After their fail, they struggle to get their lives back together and deal with what they now embodied: good and evil. The second story re-tells some stories of the Prophet Muhammad, based partly on historical fact (Ibn Ishaq's biography of Muhammed, The Life of Muhammad) and on Rushdie's imagination. It is partly recounted through Gibreel's eyes in the city of Jahilia (Mecca) about the founding of Islam- when Muhammad had his conversations with the archangel Gibreel about the will of Allah. As history goes, the people of Mecca were not open to conversion - Rushdie writes, "There is a god here called Allah (means simply, the god). Ask the Jahilians and they'll acknowledge that this fellow has some sort of overall authority, but he isn't very popular: an all-rounder in an age of specialist statues." (101) Here, you can see the satire and humor that permeates most of the novel. Rushdie has stated that The third story is about Ayesha, an Indian peasant girl who claims that archangel Gibreel has directed her to lead her village on pilgrimage to Mecca by foot, claiming they will be able to walk through the Arabian Sea.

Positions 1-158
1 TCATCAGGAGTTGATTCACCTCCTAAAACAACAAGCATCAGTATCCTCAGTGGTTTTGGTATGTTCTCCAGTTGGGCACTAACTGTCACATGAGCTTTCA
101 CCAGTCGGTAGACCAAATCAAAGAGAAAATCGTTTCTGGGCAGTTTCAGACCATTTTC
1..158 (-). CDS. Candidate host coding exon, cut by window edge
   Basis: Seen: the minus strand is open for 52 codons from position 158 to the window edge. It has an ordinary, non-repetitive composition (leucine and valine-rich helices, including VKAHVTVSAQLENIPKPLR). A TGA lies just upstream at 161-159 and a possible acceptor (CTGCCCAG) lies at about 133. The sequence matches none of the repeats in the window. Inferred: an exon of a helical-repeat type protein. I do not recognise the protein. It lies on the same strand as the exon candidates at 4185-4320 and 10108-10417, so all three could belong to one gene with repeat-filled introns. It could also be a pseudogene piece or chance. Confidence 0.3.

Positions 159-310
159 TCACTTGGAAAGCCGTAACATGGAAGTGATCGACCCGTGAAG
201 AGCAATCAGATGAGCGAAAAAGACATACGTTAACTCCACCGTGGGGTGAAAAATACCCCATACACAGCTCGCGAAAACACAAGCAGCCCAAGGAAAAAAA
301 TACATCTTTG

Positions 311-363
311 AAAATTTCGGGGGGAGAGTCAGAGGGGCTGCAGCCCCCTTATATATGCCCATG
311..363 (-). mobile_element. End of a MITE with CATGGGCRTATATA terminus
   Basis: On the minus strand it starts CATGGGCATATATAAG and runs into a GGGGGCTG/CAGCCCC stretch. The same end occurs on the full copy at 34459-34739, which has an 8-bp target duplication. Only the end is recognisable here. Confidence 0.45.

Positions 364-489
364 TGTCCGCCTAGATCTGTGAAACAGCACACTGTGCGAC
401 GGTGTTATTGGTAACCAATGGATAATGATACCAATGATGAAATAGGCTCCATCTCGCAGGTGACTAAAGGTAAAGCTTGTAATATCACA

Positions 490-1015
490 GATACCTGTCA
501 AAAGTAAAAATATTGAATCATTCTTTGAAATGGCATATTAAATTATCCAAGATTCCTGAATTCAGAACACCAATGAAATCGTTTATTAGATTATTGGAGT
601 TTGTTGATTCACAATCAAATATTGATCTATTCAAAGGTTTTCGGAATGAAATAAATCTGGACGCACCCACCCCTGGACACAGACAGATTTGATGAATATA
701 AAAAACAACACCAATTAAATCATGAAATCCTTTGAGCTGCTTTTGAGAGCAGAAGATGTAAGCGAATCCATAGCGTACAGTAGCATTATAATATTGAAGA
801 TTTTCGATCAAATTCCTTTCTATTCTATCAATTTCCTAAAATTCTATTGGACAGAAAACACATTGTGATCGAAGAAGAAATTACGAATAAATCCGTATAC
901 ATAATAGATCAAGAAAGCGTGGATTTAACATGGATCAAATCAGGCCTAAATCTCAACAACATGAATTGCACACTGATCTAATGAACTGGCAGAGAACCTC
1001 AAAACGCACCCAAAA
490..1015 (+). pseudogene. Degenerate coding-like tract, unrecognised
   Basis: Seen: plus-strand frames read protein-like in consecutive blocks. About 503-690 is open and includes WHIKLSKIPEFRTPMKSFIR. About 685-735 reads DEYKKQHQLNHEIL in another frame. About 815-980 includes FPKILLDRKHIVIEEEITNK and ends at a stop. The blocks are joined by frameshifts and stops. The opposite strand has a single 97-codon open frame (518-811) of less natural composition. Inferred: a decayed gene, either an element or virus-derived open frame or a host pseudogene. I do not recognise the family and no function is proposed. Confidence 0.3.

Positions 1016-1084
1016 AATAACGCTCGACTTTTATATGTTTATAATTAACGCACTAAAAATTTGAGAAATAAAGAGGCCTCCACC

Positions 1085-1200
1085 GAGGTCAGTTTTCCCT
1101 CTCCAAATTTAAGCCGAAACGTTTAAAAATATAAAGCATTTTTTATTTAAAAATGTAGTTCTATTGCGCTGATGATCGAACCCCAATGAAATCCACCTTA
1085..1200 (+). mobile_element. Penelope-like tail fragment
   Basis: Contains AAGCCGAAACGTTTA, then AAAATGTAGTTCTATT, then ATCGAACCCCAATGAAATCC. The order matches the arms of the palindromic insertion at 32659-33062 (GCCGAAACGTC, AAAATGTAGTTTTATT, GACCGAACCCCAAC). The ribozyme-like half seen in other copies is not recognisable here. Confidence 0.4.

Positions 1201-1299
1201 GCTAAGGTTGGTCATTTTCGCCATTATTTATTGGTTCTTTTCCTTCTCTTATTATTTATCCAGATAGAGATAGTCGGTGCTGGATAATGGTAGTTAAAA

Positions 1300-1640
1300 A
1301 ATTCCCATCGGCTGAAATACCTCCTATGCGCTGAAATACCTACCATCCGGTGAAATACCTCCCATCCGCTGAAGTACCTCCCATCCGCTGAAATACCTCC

It was really difficult for me to get into the novel in the beginning. Part I is the lives of Gibreel and Saladin before they were on the plane, and I was very confused by what was going on. But once you get through Part I, the story picks up.
Question: What is the opposite of faith?
Not disbelief. Too final, certain, closed. Itself is a kind of belief.